Which Connectivity to Choose

When starting a new company, moving offices or increasing number of staff connectivity needs to be carefully considered. Most businesses will have the following services using the internet:

·        Telephony (VOIP)

·        Email

·        LoB (Line of Business Applications)

·        Endpoint Protection

·        File Sharing & Communication (Teams, Slack, OneDrive)

·        Web browsing

·        Remote Monitoring & Management (IT Support tool)

The required speed of your connection is dependent on the connections you require. It is imperative to list all devices including mobiles to identify the required speed for the connection to be stable and allow your teams to be productive.

I find a lot of companies don’t know what connection speed or type to get so they rely 100% on their outsourced IT company or the first ISP on Google. I suggest business owners or who is responsible should make sure they are research their technology as it can impact the business’s performance which in turn will impact the profit margin at some stage. This could be from voice quality issues on the phone to simply not being able to provide the customer experience you want to deliver.

Technology affects customer service in a positive or negative manor which is crucial to building or sustaining a business, if you are not looking after your customer experience then one of your competitors will be.

Let’s start off with some key terms

Business Broadband

This term can mean a connectivity type using Digital Subscriber Line (DSL) like ADSL or VDSL and even Fibre. The DSL lines use the existing telephone infrastructure to send/receive data which is then split using a DSL splitter. I have seen this term used a lot with fibre packages, but many of the packages are fibre to the cabinet (FTTC) which can be the green box locally in your area and then copper directly to the business.

FTTC provides a slower overall speed than FTTP but it does come at a reduced price

FTTP can do speeds up to 1Gbps but it does come at a premium, only certain areas do it and installation can take some time.

Broadband is not a dedicated connection; multiple companies can be using the same connection in the area as contention could decrease the download/upload speed.

Leased Line

Dedicated connectivity between the local exchange, fixed speed for download and upload without anyone else sharing your connection. If you are a business which can afford a leased line, I would always suggest it as you know that you have guaranteed speed without other businesses interfering and this can help using VOIP with a lot of concurrent calls.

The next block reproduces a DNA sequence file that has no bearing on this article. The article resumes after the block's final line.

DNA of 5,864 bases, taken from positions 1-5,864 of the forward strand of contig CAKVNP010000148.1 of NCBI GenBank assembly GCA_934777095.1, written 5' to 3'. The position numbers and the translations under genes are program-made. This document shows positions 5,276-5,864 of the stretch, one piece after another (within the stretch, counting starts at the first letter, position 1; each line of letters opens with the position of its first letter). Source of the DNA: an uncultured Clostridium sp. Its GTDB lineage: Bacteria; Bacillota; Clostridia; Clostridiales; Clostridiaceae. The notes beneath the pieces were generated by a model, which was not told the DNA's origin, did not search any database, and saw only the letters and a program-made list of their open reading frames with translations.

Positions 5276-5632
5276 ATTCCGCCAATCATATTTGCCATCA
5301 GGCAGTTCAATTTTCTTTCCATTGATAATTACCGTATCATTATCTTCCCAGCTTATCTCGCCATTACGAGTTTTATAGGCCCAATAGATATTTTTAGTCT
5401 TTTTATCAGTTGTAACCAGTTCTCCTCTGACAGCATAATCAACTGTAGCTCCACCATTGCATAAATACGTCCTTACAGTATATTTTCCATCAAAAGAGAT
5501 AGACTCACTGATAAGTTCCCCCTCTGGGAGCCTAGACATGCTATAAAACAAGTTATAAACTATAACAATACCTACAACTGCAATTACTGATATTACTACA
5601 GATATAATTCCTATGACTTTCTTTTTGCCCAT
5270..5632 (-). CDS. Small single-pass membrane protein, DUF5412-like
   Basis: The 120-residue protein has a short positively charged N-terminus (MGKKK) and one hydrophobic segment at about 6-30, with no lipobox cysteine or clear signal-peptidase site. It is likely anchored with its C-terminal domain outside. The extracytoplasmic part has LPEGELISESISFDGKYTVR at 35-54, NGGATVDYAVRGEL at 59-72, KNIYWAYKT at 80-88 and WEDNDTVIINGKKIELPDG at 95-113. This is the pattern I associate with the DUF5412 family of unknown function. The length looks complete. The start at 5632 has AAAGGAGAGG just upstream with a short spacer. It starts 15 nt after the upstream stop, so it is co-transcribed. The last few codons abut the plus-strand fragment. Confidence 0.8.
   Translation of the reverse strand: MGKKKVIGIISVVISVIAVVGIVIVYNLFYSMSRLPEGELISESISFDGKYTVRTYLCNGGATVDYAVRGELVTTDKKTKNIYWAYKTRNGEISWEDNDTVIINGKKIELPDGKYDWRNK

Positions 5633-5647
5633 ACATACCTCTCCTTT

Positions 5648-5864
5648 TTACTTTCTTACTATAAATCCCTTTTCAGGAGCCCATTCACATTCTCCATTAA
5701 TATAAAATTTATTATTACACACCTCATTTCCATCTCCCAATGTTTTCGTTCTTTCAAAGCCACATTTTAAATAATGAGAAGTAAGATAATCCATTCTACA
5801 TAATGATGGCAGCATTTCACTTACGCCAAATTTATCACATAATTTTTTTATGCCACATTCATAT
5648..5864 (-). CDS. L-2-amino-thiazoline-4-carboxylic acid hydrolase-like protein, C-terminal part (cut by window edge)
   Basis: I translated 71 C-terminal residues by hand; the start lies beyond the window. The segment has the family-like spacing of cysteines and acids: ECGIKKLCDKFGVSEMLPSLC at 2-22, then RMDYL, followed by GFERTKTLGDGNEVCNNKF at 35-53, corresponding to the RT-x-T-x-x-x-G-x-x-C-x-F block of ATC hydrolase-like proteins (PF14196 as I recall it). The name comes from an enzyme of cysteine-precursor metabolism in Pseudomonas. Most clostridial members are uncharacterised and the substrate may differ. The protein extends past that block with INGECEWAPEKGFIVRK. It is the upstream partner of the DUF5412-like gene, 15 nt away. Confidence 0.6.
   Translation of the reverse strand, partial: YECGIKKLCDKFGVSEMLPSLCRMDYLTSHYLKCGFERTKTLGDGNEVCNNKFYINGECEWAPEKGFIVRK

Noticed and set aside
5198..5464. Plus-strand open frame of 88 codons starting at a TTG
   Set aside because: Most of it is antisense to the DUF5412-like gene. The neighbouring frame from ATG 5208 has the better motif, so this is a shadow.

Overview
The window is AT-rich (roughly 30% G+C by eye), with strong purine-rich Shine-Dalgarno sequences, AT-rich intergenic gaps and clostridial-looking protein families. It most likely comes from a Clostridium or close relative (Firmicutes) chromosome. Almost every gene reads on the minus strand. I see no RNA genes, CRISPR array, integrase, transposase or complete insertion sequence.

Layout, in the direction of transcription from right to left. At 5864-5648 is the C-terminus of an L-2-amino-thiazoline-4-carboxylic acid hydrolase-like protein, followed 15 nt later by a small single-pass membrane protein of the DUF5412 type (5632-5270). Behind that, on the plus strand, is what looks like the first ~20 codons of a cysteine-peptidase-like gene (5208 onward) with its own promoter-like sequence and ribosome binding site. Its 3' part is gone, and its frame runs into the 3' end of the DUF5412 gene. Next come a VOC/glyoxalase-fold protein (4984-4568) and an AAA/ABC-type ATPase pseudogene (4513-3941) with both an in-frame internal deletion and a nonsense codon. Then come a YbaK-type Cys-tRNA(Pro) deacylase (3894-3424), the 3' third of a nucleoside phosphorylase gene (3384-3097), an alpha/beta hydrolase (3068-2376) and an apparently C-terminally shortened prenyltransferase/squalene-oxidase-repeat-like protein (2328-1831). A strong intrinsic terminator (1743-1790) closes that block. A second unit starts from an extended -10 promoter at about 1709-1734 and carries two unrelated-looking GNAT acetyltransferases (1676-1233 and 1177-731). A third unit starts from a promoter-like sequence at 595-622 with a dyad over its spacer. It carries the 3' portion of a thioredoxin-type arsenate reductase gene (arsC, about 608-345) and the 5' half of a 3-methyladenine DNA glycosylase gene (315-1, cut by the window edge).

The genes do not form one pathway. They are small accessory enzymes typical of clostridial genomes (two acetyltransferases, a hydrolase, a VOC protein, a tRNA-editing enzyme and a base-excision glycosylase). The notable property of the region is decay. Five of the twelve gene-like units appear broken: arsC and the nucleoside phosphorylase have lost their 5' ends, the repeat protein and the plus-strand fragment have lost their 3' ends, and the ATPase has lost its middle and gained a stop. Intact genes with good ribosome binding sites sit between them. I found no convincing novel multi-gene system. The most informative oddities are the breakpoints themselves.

Ethernet over FTTC

Similar to FTTC the last mile from the local exchange (green box) uses the existing copper cabling to the business and the fibre backbone it provides uncontested bandwidth so you don’t have to worry about other users in your area.

The benefit of this over a leased line is the cost, it can be up to 4 x cheaper than a leased line but the maximum speed can be significantly lower.

Mobile

We use mobile internet on a daily basis via our mobile phones, 3G, 4G and now 5G use a wireless type of internet connectivity. There are still quite a lot of areas in the UK where fibre is still unavailable and can be used a failover option for redundancy encase your main hard-wired connection goes down.

If you require a cost-effective failover which can be paid for on a pay as you use basis, mobile is a great cost-effective solution.

If your office is in an area where you can only get ADSL/VDSL then I would check to see what coverage you have with each network.

Vodafone Coverage Checker

EE Coverage Checker

02 Coverage Checker

Three Coverage Checker

Recommendation

I would always look at a leased line solution for a business, being online during working hours can be crucial for a business but realistically there are restraints. Depending on your requirements, if you’re a business with <20 staff using VOIP and emails only then you can get away with EoFTTC but I would strongly advise against any business broadband package because of the contested and random download/upload speeds.

Mobile should be considered as a failover, if your business package does not come with a failover provided then I would look at a SIM only package..

There are a lot of different types which I haven’t covered but if you would like to know more or discuss on the type of connectivity to use, please give Hero IT Support an email on hero@heroitsupport.com